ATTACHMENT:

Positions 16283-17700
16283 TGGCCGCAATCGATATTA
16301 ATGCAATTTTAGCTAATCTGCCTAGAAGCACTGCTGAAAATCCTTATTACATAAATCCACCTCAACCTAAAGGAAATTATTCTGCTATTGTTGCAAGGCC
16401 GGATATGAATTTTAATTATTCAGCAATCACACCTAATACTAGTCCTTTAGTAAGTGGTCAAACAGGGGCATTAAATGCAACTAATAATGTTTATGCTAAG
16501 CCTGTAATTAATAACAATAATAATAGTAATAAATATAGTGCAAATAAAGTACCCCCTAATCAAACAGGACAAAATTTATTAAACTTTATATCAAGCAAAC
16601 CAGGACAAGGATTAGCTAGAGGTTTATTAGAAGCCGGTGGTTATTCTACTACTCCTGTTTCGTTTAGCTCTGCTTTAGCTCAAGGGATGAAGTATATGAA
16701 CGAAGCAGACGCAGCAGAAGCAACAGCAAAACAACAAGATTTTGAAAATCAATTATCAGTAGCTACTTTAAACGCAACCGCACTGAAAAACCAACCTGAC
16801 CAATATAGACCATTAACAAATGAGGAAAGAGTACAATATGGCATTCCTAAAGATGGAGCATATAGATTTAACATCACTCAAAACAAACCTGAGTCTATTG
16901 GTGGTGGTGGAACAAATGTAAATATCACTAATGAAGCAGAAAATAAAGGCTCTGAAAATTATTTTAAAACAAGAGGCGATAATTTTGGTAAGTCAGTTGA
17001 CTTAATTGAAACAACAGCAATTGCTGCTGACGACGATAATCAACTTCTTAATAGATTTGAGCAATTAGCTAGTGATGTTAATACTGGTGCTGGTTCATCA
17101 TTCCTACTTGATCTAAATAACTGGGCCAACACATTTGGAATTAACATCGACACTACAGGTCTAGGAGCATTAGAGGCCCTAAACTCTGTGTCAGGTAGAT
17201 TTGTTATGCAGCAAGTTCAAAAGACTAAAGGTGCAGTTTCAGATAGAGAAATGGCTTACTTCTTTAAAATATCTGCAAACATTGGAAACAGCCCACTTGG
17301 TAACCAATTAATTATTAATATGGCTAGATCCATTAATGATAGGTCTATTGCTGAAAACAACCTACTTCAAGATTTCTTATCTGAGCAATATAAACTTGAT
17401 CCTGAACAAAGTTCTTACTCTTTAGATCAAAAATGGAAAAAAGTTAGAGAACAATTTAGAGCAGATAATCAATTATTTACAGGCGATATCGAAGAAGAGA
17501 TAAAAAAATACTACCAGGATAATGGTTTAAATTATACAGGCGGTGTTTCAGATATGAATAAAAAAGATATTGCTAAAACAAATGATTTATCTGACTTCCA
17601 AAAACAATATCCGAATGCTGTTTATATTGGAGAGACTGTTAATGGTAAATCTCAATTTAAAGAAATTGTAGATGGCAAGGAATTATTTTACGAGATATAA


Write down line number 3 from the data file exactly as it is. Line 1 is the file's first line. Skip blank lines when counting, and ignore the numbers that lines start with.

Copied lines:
16301 ATGCAATTTTAGCTAATCTGCCTAGAAGCACTGCTGAAAATCCTTATTACATAAATCCACCTCAACCTAAAGGAAATTATTCTGCTATTGTTGCAAGGCC